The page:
Wednesday, 19 August 2009


It's been nearly seven weeks since my last post, and for a lot of that time I've felt like I've been in hibernation. It's winter here, so the temptation is there to just cocoon indoors until spring arrives.

Despite that, a lot has happened. Just after my last post, I hopped on a plane and headed west to Perth to spend a few days with The Crone. It made me realise just how 'rich' I am, that I could just drop everything and go when I was needed. It wasn't under the best of circumstances, but because of that we didn't plan anything in particular, and had the opportunity to just 'be'.

I stayed in the Perth suburb of Guildford, which was established early in the history of the colony. The Rose & Crown Hotel (where I stayed) was built in 1841, and is the oldest operating hotel in Western Australia, and the second oldest in Australia. It's been extended and renovated, but the main structure is essentially the same as over 150 years ago.

From the 'Historic Guildford' brochure:

The traditional owners of the Swan Valley are the Nyoongar people who have lived in the area for over 40,000 years. Their creation stories tell of the giant serpent or crocodile like creature, the Wagyl, travelling from the hills in the east to the ocean in the west, creating the Swan River on its way. The Swan River is the Wagyl’s home and it continues to reside there today.

It was the fertile soil of the Swan Valley that led to the first European settlement at Guildford soon after the Swan River Colony was established by Captain James Stirling in 1829. The river quickly became the first highway through the region, and Guildford developed into a busy river port and trading centre.

Much of Guildford’s original town plan, including the central church square, subdivisions and general land use, remains as it was leaving a largely intact early 19th century English market town. A visit provides a rare glimpse into early colonial settlement with many fine, well-preserved civic, commercial and private buildings dating from the 1840s to the 1920s and 1930s.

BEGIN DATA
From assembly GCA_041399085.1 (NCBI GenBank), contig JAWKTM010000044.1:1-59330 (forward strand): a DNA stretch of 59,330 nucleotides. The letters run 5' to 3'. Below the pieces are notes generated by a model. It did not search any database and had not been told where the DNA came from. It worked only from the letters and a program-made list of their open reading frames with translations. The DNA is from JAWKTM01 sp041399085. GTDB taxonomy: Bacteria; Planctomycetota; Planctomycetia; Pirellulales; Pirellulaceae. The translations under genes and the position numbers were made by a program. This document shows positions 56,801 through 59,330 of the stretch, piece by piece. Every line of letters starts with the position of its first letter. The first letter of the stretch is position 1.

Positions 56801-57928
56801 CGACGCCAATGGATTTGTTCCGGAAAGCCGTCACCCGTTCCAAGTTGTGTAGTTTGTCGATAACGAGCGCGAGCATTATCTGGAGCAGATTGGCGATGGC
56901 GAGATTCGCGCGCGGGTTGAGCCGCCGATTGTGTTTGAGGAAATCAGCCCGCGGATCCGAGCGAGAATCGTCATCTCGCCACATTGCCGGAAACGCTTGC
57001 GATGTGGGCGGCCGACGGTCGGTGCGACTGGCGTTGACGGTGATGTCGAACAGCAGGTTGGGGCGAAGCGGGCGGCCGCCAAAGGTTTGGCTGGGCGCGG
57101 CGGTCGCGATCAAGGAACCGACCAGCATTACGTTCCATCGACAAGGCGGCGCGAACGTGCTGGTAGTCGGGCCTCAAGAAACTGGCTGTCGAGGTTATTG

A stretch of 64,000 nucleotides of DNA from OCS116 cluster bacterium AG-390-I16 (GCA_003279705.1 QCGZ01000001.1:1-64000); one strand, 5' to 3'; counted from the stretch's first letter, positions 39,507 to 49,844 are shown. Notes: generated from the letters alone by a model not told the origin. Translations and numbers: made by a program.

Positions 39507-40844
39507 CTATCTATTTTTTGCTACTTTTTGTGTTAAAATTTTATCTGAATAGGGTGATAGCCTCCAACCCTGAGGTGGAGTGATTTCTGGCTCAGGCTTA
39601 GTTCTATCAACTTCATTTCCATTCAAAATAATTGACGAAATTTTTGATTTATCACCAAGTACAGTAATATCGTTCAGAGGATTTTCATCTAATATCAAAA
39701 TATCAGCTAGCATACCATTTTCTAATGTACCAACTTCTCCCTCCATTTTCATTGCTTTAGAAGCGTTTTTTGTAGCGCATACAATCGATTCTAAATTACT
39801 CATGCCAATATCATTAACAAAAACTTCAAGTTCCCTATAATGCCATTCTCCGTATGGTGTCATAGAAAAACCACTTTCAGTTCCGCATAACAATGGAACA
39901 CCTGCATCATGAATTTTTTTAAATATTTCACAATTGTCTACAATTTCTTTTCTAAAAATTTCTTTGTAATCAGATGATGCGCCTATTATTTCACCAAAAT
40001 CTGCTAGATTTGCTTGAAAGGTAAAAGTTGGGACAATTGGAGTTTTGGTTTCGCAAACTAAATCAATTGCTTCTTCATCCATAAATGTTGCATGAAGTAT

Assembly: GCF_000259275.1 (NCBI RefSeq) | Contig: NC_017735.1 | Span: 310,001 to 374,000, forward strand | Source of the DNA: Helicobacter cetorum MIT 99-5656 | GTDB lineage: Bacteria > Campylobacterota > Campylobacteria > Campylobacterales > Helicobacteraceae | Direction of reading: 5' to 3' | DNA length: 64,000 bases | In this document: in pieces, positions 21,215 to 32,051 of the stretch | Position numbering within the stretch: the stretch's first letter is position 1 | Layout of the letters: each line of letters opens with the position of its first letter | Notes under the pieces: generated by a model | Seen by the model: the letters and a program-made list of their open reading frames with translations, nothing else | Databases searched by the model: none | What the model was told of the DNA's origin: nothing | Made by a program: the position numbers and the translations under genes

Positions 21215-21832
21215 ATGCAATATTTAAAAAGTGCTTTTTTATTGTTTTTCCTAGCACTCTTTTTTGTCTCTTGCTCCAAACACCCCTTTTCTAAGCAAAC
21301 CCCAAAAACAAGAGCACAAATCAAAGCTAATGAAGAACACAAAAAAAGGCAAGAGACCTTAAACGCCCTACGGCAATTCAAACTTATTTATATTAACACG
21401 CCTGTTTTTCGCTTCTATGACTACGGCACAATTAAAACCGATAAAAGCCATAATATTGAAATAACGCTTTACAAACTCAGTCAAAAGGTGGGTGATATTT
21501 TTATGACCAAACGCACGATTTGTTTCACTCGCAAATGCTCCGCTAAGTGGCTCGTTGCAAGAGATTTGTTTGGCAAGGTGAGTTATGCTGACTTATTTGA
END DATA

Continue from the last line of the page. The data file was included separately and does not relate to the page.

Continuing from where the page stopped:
Early settlers were granted large allotments of land and many of the impressive estates and beautiful homes established at this time are still intact.

One of the bridges over the Swan River - Guildford is actually an island:

I always find the history of a place fascinating, and especially how what came before has influenced and shaped what is visible today. So naturally I drifted towards the visitors' centre, which is part of a small complex including the old courthouse and gaol.

When surveyor H.C. Sutherland prepared the original town plan for Guildford in 1829 he set aside substantial areas facing Stirling Square for civic and government buildings. The 'precinct' on Meadow Street, between Swan and Helena Streets, was the site of most construction activity.

The first government buildings built in the precinct were two prison cells, a constable's room and a set of stocks. Remnants of this structure form the earliest part of the old gaol, still on
site today.

Convict work crews built the Courthouse in 1866. At the same time the gaol was extended and an exercise yard was built for prisoners held there.

I was fortunate enough to find Mercia on duty at the museum, made my gold coin donation, and had her undivided attention and guidance through the property for far longer than I had available. Her family has been in the area for a long time, and in fact she was born and grew up here, and has seen the township develop. She has donated many of the personal items to the museum collection (and mentioned that she borrows back some of the big cast iron pots when she has a crowd to feed), and knows how to operate most of the old equipment, include the heavy axes and huge saws from the timber-cutters, the horse equipment (she and her siblings used to ride to school), and the kitchenware. If you're ever in Guildford, drop in and have a chat - she can tell you all about living conditions for a family in a cottage like Taylor's Cottage (above right), show you how the child's bed that converts to a chair works, and convert you to using a Coolgardie safe rather than a fridge!

But as interesting as it was, history wasn't the reason for my visit, and I was privileged to help shop for a 'Little Gem' magnolia in honour of Xavier.

Sleep peacefully, little elf.

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